Loquacious Lara, the water nymph, could not control her tongue. Unable to keep secrets she incurred the wrath of Jupiter who severed it and dispatched her to the Underworld. There she bore twins, the Lares or Watchmen. Tradition ascribes to her a similar role as silent guardian of the dead. She is symbolized with clay, soil and violets, the ritual flowers sprinkled on the cross-roads where the temporal and the spirit world meet.
Lara is not alone. For archaeology, the study of humankind’s past, the stones of antiquity are likewise mute.
Fieldwork, the capturing of data in situ, is only one aspect of archaeology. Scripting that context, and putting flesh, on the bone is another. The pen, no less than the trowel, is integral to the production of archaeological knowledge, though it is not without obstacle as social theorists readily make us aware.
Archaeologists, we are told, create and re-create interpretations of the distant past. Put simply, the reconstructions (or omissions thereof) are as much indebted to the writer’s cultural milieu as they are to independent and objective research. T. S Elliot said it better, “the past should be altered by the present as the present is directed by the past.”
This creative process is examined by Rosemary Joyce, Professor of Archaeology at The University of California at Berkeley in, The Languages of Archaeology, Dialogue, Narrative and Writing (2002). She delves into the question as to how the act of authoring, which is invariably bound to authority and authorising, favours one voice over the other.
Through the lens of the literary theorist Mikhail Bakhtin [1895-1975], and in particular his concepts of polyphony, heteroglossia and dialogic or the perpetuity of dialogue, Joyce finds that archaeological enquiry is inherently multi-vocal. It too is dialogic (not dialectic). Via a complex web of communication in which speakers and listeners, readers and critics, evaluate, accept, reject, judge and reflect upon dialogues, a singular form of knowledge is derived. In other words archaeology is a dynamic exercise in which a multiplicity of voices, indigenous and foreign, co-exist and strive to negotiate a unified meaning.
Unfortunately, as the history of archaeological scholarship has shown, this seldom happens in practice. When these encounters have been transcribed, one authoritative voice typically prevailed only to silence the others. Dura-Europos, and its scholarship, is a case in point.
The ruined city is located in the very east of Syria on the west bank of the Euphrates River. It is close to the town Salihye 60 kilometres south of Deir Ez-Zor and 40 kilometres north of the Abu Kamal border-crossing with Iraq. Two hundred and thirty kilometres eastwards is the oasis city of Palmyra with which it once had strong ties.
The site was founded circa 330 BCE by Nikanor, a general to Seleucus 1st. Initially a sparsely populated military colony it lay midway on the trade route between the Seleucid Mediterranean capital Antioch on the Orontes and the Mesopotamian headquarters Seleucia on the Tigris. In 113 BCE the city yielded to the (Iranian) Parthians of the steppe. Although outwardly Greek, it was under 300 years of Parthian rule that the city acquired its hybrid and multi-ethnic character. With a fusion of Greek and Semitic gods the city could boast temples to Bel, Artagatis, Hadad, Artemis-Nanaia, Zeus Kyrios and others. A shrine, or mithraeum, to the Iranian deity Mithras was also constructed late in 168 BCE.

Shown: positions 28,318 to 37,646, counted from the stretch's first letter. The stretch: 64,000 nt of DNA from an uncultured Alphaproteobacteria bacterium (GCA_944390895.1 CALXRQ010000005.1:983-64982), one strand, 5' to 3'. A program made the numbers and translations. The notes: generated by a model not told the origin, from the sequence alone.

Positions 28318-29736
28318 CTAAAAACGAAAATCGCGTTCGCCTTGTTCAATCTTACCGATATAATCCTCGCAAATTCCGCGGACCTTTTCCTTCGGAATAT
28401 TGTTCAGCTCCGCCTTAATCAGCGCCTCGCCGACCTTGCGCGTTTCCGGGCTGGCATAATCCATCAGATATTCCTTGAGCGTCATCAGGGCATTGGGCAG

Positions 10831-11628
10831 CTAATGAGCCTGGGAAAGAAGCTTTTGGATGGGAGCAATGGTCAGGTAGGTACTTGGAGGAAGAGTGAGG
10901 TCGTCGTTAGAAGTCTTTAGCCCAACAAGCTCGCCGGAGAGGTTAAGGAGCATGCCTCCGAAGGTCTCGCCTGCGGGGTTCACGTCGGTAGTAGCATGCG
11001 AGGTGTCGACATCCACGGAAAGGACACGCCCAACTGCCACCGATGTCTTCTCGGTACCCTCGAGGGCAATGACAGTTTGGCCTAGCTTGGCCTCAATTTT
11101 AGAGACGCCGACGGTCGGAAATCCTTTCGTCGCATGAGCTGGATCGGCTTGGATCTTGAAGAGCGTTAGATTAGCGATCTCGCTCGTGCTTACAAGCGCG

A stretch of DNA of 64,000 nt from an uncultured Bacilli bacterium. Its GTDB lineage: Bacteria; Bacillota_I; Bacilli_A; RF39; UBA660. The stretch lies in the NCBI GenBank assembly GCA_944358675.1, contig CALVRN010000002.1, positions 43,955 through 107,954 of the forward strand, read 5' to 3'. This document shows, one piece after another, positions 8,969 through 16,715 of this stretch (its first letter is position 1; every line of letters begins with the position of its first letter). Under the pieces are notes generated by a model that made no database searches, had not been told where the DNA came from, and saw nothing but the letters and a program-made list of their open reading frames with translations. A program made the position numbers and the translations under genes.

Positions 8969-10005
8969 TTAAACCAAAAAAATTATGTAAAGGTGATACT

Rome, a long-time foe, acquired the city in 165 CE during the campaigns of Lucius Versus [130-169]. Under the Severan dynasty a permanent garrison developed in the North-East of the city to guard the Empire’s Eastern Front. Under Severus’ heir, Caracalla [188-198 CE], it became a colonia, a stronghold in the defensive chain or Limes.
At some point between 251- 254 CE the Sassanian war machine of the Iranian leader Shapur 1 [226-276 CE] started to rumble. In response a steep revetment was erected together with a huge rampart on the western wall of the city. In order to withstand a potential assault, “Wall Street” (as it was later termed), running parallel to the western or desert wall, was buried under sand together with its houses and monuments. A 20 metre-wide buttress was thus formed. This very action preserved for posterity the tempera-laden shrines of “Wall Street” – the Mithraeum, the 3rd Century House-Church and the synagogue, when Dura-Europos capitulated for the very last time in 256 CE.
The site was (re) discovered by chance during the Arab revolt of 1920 when British-Indian troops pitched camp. Several well-preserved wall paintings with scenes of the Roman commander Julius Terentius sacrificing to the gods were unearthed in (what was later identified as) the Temple to the Palmyrene Gods.
News of the discovery reached James Henry Breasted, archaeologist and founder of the University of Chicago’s Oriental Institute, who was on expedition in Mesopotamia (beyond the Euphrates) at the time. On the 2nd of May 1920 Breasted, together with his colleague Daniel Luckenbill, crossed over from Abu Kamal to devote a day to the site. Breasted’s notes and Luckenbill’s photographs would later appear in the inaugural publication of the Oriental Institute in 1924, Oriental Forerunners of Byzantine Paintings. The conclusions would shape discussion about Dura-Europos and its art for decades to come.
The site was subsequently excavated by Franz Cumont of the French Academy [1922-23] and later by Yale University under Michael Rostovtzeff, Clark Hopkins and Frank Brown [1928-1937]. During Yale’s tenure the city was identified as the Dura cited in Parthian Stations by the 1st Century Greek Geographer, Isidore of Charax. The identification was secured with an inscription to the goddess Tyche, “the good fortune (tyche) of Dura” within a wall painting from the Temple of the Palmyrene Gods.
It was also under Yale’s leadership that the synagogue rose from the dust. It was the most sensational find of the sixth season [1932-33] and arguably the entire 10 year expedition.
This was in fact the second of two synagogues built on the same site opposite the Temple of Adonis: a short distance from both the main gate and the House-Church (the earliest securely dated Christian building ever to be discovered). The original and substantially smaller synagogue had evolved from a private house built in the Parthian age; as it was for the neighbouring Christian shrine.